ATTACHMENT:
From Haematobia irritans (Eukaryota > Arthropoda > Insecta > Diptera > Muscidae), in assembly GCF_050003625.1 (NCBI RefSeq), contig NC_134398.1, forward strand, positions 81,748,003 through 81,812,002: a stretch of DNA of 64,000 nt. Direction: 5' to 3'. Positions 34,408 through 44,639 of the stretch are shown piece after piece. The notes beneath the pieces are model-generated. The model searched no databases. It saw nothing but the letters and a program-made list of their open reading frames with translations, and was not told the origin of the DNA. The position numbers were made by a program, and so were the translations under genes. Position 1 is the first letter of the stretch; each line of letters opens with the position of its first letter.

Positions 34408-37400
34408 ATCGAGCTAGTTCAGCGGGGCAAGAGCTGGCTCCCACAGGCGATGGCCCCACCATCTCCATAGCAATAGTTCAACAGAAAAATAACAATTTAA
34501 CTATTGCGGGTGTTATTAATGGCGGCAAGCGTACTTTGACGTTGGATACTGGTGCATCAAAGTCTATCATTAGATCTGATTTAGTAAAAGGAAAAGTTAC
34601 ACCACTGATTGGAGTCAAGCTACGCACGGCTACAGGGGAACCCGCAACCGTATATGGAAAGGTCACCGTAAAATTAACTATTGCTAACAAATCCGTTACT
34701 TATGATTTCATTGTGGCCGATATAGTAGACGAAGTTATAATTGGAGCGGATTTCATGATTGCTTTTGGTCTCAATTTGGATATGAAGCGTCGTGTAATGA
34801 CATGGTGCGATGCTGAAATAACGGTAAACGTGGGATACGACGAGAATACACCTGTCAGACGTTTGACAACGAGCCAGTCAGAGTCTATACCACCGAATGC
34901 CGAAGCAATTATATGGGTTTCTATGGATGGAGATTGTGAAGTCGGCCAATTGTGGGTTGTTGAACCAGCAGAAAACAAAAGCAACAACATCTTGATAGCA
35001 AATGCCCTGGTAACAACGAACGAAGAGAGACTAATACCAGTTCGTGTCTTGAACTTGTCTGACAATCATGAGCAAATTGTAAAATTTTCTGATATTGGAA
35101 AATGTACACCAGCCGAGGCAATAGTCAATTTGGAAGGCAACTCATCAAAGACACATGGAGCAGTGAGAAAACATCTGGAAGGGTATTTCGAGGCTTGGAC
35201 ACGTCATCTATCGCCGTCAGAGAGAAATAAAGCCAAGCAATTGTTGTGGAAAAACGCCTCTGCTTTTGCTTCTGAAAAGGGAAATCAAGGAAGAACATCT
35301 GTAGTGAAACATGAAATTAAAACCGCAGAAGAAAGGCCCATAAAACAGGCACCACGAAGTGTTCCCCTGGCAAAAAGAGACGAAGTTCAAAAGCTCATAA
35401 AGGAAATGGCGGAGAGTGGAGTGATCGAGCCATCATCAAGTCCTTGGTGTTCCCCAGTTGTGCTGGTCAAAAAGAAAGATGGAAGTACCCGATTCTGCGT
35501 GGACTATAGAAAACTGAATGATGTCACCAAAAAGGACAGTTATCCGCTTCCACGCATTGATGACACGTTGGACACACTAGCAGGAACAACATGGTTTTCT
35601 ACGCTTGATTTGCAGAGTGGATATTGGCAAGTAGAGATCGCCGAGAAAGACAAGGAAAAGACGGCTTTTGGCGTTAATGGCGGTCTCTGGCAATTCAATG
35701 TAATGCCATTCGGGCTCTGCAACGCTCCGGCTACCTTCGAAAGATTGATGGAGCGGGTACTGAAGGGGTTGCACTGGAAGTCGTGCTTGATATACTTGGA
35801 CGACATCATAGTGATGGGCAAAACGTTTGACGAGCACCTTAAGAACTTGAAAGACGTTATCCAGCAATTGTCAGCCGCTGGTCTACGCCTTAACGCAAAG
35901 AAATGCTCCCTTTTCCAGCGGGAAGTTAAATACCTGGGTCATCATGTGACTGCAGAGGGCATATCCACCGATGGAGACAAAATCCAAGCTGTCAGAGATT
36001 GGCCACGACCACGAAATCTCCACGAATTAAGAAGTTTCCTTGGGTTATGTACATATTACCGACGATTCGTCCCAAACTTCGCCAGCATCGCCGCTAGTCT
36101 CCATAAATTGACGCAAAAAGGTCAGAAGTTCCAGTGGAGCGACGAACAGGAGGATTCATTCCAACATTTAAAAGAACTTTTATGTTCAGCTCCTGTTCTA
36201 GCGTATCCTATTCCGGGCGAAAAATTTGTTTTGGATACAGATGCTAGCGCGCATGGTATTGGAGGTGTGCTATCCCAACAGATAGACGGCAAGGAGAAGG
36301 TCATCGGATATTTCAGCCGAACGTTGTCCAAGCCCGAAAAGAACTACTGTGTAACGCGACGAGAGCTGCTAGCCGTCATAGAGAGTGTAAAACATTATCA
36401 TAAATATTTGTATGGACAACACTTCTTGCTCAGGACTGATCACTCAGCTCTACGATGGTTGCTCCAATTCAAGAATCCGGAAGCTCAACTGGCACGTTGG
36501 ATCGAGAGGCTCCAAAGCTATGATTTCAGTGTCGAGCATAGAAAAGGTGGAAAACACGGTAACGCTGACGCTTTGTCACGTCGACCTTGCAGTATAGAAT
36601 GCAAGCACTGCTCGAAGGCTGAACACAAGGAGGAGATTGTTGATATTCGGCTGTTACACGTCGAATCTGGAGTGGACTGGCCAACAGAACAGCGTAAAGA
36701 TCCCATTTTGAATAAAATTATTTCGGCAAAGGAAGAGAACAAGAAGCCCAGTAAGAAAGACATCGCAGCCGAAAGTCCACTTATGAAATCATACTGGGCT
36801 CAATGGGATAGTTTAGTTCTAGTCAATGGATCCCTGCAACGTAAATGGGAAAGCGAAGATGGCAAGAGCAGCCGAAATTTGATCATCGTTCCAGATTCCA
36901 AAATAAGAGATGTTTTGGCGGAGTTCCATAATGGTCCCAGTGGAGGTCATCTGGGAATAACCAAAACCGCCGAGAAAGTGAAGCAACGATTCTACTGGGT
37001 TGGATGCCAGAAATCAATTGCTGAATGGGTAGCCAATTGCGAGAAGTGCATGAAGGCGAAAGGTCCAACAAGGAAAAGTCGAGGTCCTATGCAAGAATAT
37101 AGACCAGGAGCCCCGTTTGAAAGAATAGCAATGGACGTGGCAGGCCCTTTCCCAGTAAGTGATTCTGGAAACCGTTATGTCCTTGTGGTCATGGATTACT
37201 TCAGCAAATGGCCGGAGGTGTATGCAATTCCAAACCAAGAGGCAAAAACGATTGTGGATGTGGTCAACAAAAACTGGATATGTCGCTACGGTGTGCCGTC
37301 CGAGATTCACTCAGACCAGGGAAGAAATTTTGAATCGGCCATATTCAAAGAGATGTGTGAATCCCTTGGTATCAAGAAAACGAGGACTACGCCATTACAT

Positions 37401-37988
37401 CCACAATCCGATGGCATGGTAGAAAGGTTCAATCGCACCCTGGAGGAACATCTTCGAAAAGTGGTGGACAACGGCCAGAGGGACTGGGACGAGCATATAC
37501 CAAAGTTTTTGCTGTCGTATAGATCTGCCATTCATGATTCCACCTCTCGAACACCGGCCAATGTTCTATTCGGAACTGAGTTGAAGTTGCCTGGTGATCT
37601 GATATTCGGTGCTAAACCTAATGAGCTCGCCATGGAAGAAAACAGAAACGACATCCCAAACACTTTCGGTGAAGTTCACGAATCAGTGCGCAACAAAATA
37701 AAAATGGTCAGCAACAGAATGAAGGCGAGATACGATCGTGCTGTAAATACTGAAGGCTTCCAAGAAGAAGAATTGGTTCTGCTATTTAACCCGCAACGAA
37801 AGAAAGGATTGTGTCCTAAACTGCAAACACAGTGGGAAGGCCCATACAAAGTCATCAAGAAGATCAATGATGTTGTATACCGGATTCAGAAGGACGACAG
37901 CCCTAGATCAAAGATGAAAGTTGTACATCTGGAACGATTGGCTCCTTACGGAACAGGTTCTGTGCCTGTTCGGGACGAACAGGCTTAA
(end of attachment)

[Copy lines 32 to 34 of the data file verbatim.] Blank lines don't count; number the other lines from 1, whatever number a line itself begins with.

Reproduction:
37301 CGAGATTCACTCAGACCAGGGAAGAAATTTTGAATCGGCCATATTCAAAGAGATGTGTGAATCCCTTGGTATCAAGAAAACGAGGACTACGCCATTACAT

Positions 37401-37988
37401 CCACAATCCGATGGCATGGTAGAAAGGTTCAATCGCACCCTGGAGGAACATCTTCGAAAAGTGGTGGACAACGGCCAGAGGGACTGGGACGAGCATATAC